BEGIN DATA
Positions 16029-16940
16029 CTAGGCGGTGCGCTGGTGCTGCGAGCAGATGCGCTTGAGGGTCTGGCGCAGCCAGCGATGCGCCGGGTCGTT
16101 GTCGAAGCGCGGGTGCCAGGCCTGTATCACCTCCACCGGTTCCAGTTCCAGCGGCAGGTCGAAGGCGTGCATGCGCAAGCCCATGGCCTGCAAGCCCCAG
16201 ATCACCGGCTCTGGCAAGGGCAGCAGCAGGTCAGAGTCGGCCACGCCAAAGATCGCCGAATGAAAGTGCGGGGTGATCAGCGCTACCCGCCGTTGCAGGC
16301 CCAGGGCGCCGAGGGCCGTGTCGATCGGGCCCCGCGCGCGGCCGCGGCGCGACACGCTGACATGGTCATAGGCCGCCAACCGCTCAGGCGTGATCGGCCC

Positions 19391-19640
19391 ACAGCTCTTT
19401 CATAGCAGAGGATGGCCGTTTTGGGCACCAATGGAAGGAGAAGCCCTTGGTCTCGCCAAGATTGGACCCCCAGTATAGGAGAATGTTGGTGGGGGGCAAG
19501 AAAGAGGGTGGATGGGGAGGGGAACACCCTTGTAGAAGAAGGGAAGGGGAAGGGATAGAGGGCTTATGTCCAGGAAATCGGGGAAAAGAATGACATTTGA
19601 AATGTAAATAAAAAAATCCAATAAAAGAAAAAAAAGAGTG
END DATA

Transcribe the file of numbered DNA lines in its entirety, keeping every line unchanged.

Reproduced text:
Positions 16029-16940
16029 CTAGGCGGTGCGCTGGTGCTGCGAGCAGATGCGCTTGAGGGTCTGGCGCAGCCAGCGATGCGCCGGGTCGTT
16101 GTCGAAGCGCGGGTGCCAGGCCTGTATCACCTCCACCGGTTCCAGTTCCAGCGGCAGGTCGAAGGCGTGCATGCGCAAGCCCATGGCCTGCAAGCCCCAG
16201 ATCACCGGCTCTGGCAAGGGCAGCAGCAGGTCAGAGTCGGCCACGCCAAAGATCGCCGAATGAAAGTGCGGGGTGATCAGCGCTACCCGCCGTTGCAGGC
16301 CCAGGGCGCCGAGGGCCGTGTCGATCGGGCCCCGCGCGCGGCCGCGGCGCGACACGCTGACATGGTCATAGGCCGCCAACCGCTCAGGCGTGATCGGCCC

Positions 19391-19640
19391 ACAGCTCTTT
19401 CATAGCAGAGGATGGCCGTTTTGGGCACCAATGGAAGGAGAAGCCCTTGGTCTCGCCAAGATTGGACCCCCAGTATAGGAGAATGTTGGTGGGGGGCAAG
19501 AAAGAGGGTGGATGGGGAGGGGAACACCCTTGTAGAAGAAGGGAAGGGGAAGGGATAGAGGGCTTATGTCCAGGAAATCGGGGAAAAGAATGACATTTGA
19601 AATGTAAATAAAAAAATCCAATAAAAGAAAAAAAAGAGTG